All posts by Just Retiring

Before I Go To Sleep – movie review

Before I Go To Sleep

Gill had read the book Before I Go To Sleep a while ago, and we finally got around to seeing the movie adaptation mid-afternoon on a Wednesday – yes, a normal working day before – after a long, historical stroll around Fitzrovia and Bloomsbury.

We shared the cinema screen at Vue in Leicester Square with just two other afternoon mid-weekers. Positives….a joyful lack of constant chatter through the ads, trailers and opening credits; no mobile phones ringing injudiciously; a delicious lack of popcorn-crunching and coke-slurping. Negatives….nope, can’t think of any.

Mark Kermode has reviewed the movie here in a much more erudite, and inevitably more cynical, way than I can. And I can’t improve on his tag line – enjoyably preposterous.

Nicole Kidman still looks good – ok, very good – and just about carries off the challenging task of playing the traumatised 40 year-old amnesiac Christine as well as her younger 20-something self. In the real world she’s 47.  But as Gill asked….why does she whisper throughout the whole film?

‘Creeping paranoia’: Nicole Kidman as Christine finds horrifying memories via her video diary in Bef

Colin Firth plays Colin Firth – and Christine’s faithful husband Ben – well, but I preferred Mark Strong’s performance as the mysterious and emotionally involved Doctor Nasch.

All in all, an enjoyable piece of movie hokum for a Wednesday, and an integral part of a fun day in London….a filmic filling in a London sandwich of historic stroll and Waterloo cocktails, rounded off by a sweaty, sardine-packed South West Trains trip back to Godalming with my erstwhile commuter chums. Ah, the memories.


A tale of two restaurants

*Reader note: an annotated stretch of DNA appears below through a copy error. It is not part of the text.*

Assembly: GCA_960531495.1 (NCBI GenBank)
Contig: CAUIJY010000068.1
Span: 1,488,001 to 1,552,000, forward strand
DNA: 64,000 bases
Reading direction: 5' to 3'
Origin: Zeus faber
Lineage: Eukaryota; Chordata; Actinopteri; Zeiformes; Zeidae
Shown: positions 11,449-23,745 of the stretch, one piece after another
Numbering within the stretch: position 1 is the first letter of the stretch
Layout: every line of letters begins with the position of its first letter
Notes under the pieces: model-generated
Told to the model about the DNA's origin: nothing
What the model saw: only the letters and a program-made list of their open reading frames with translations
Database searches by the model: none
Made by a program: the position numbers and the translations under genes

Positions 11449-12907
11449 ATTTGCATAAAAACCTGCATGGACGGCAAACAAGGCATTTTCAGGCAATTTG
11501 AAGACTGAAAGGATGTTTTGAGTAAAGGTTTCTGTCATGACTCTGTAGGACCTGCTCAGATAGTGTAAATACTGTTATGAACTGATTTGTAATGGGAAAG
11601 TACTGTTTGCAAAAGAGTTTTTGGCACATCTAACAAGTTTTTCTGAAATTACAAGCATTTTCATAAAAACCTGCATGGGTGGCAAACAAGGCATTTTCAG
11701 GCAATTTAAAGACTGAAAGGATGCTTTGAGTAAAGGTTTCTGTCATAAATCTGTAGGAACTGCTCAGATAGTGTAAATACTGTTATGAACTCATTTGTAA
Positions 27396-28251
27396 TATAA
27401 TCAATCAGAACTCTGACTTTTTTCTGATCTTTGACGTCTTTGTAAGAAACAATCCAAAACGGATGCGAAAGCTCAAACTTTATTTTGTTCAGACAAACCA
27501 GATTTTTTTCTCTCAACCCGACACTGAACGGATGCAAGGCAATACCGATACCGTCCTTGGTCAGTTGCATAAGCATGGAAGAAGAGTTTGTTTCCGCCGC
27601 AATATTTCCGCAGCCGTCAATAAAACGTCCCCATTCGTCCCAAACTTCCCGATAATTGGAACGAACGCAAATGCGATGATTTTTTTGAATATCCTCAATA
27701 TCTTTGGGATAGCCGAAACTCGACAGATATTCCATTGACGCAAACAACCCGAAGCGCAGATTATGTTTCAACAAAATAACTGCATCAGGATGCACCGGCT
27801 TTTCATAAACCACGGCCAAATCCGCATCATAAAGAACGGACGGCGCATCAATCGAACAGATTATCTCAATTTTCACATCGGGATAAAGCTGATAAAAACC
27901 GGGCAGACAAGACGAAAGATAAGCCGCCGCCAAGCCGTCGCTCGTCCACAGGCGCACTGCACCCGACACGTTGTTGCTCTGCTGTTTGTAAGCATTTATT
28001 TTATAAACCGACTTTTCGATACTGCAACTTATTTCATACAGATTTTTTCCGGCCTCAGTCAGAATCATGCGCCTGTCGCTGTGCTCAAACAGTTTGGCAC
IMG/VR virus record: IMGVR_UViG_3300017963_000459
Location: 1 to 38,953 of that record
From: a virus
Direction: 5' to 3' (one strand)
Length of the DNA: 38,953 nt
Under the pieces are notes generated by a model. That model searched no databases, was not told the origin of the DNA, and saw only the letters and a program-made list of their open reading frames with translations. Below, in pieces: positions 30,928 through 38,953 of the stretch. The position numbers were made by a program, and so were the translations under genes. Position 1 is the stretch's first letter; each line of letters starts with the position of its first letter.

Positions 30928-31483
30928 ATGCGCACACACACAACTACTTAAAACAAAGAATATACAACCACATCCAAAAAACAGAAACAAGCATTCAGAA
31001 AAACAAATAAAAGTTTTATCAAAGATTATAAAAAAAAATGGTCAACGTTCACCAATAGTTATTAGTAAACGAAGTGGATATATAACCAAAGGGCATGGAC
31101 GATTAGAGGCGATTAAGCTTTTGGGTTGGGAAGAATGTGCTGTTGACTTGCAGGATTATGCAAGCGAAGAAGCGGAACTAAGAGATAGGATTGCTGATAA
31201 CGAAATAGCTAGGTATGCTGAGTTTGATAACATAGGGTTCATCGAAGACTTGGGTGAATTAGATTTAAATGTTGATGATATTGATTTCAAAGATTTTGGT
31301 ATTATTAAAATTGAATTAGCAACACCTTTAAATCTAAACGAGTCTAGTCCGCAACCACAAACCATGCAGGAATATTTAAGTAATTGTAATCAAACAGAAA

Michelin starred restaurants are just like buses, eh… wait years for one to come along, and then you go to two in one week.

Well, Gill and I did, anyway.  And what a contrasting experience they both were. The restaurants, not Gill and I.

First up, L’Ortolan, just outside Reading. The restaurant building is beautiful but there has been plenty of development around it over the years, and you have to drive through a housing estate to reach the manicured estate of Alan Murchison’s temple of gastronomy.

With one Michelin star and 4 AA rosettes, their aim is to provide exquisite contemporary French cuisine, exceptional service and a warm welcome.

The service was indeed excellent, if a little too formal for our liking. We prefer informal and knowledgeable to stiff, starchy and un peu reverential.

We threw a blanket over the Menu du Jour, and covered off most options between us. Without exception the food was picture-perfect, presented up like a virgin to the slathering audience at the altar. But sadly there seemed to be a lack of overall depth in the flavours. She didn’t come through. A case of style over substance. A bit Tony Blairish.


A couple of days later we rocked up to JSW in the sleepy Hampshire market town of Petersfield. A very different proposition to L’Ortolan, JSW is located in a quaint 17th century building in a quiet street, just next to Thai and Indian restaurants. No showiness here, from the get-go, as our American cousins might say.

Jake Saul Watkins has presided here since 2000, earning the coveted star in 2002: It’s no coincidence that I cook what customers want. By keeping it simple, the food my chefs and I cook allow the ingredients to speak for themselves. I believe that cooking is a craft, one of the few remaining crafts left in society. It’s expressing our creative side and through cooking part of it is giving happiness to others. Our food has a practical, eatable quality about it. There are few, if any, garnishes on the plate.

Not just lip service either. The food was outstanding, the service friendly but professional from the ridiculously youthful front of house team, and the ambience relaxed and comforting.